Yes, Molly Needed To Have That Fantasy Shattered On Insecure

Photo: Justina Mintz/HBO.
When Kelli (Natasha Rothwell) commended Issa (Issa Rae) for her “growth” in the second episode of this season of Insecure, it seemed like she was setting the tone for the entire season. Issa has grown into her hoe phase. Lawrence (Jay Ellis) has finally grown into an apartment of his own. And perhaps most importantly, Molly (Yvonne Orji) is growing into reality, whether she wants to or not. Last night, Molly had to face a hard truth about her parents — her dad cheated on her mom — and it completely destroyed the fantasy narrative that she had built about relationships and the trajectory of her life. This was necessary — for Molly and some of the rest of us.
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Molly has based her entire dating life on attaining a model of love that looks exactly like her parents long-standing relationship. When Dro (Sarunas J. Jackson) confided in her that he was in an open marriage, she was shocked and disappointed. She wondered hopelessly to her friends, “Is no one married like my parents anymore?”. Her serial dating to "check off of boxes," the therapy, the self-imposed celibacy — it’s all been in the service of finding someone to build her version of a perfect relationship.
And honestly, she’s not the only one. Many people look to their parents and grandparents as shining examples of what they want from their own relationship. They want to replicate the recipe that formed such a bond with someone else. I’ve also noticed that on a deeper level, coming from a loving, two-parent home is often thrown around as a badge of honor. People feel more eligible and better equipped to have healthy partnerships when they were raised “right” by parents who are still together. This is part of the reason Molly’s failed relationships were so confusing to her on Insecure. She couldn’t understand why things weren’t just falling into place when she had everything she needed on paper.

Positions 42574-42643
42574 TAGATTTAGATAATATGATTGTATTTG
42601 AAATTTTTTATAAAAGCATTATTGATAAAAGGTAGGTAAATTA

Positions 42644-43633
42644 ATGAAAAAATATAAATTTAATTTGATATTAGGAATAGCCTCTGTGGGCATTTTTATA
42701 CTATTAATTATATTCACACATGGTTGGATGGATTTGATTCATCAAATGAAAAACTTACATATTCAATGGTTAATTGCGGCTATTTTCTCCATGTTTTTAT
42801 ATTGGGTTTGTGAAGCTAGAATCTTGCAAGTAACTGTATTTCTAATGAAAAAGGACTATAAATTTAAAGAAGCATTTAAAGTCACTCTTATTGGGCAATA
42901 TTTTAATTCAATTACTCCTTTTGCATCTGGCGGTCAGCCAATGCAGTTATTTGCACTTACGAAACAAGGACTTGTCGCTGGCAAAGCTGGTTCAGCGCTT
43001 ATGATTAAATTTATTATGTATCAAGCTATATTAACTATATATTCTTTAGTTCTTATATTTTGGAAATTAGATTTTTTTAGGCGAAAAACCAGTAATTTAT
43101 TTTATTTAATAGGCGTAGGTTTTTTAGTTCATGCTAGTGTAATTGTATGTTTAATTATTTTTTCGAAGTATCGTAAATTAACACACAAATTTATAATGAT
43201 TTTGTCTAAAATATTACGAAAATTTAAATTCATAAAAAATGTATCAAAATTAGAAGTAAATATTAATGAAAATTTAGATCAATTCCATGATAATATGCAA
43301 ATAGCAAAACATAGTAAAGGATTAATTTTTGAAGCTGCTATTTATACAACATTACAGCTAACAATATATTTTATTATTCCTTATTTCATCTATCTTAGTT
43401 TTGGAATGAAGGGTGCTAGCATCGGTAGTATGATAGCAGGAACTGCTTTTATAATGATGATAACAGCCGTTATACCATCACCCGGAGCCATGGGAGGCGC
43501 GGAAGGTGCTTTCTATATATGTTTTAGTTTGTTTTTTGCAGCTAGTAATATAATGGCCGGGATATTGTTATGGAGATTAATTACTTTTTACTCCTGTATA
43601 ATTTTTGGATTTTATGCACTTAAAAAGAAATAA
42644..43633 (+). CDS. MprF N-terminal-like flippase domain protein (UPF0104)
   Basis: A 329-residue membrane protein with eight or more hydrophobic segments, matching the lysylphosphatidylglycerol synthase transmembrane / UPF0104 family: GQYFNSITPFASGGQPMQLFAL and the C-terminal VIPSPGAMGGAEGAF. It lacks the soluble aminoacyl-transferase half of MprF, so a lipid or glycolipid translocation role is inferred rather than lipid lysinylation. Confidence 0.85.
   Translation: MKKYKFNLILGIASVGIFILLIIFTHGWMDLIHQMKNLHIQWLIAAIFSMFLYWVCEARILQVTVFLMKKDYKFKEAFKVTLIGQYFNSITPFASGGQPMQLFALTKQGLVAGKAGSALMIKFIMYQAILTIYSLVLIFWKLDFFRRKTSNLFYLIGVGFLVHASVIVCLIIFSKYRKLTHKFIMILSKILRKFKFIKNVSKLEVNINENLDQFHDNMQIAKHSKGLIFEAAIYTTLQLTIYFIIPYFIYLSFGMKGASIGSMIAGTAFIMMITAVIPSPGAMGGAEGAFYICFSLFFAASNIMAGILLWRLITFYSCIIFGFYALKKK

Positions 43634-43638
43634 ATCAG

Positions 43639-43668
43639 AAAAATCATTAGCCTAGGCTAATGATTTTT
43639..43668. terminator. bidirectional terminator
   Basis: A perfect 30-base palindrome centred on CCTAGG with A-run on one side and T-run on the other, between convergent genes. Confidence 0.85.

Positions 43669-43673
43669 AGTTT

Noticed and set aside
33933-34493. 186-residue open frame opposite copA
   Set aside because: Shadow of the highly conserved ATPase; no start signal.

But decades together with someone is a version of happily ever after that doesn’t often come with disclaimers, even if it should. Not many parents are telling “The Time Your Mom Cheated” or “The Year Your Dad’s Drinking Got So Bad He Had To Go To Rehab” stories over family dinner. But there is no such thing as a perfect relationship or partner. Even people in love can fuck up and hurt each other sometimes. Molly’s mother offered this sentiment when she gave her daughter a simple explanation for why she stayed in the relationship: “He made a mistake.”
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Making mistakes is one of the most natural effects of being human. And despite what the respectability police would have you believe, people from broken homes can still build healthy relationships while those from perfectly loving parentage can turn out to be trash partners. What’s more important than Molly trying to fit herself and a perfect guy into the model of marriage that she’s familiar with is simply finding someone who loves her and makes her happy, as Dro suggested. Sometimes that requires letting go of what we think we know about how this shit is supposed to work. I think Molly is finally headed in that direction. More of us need to.
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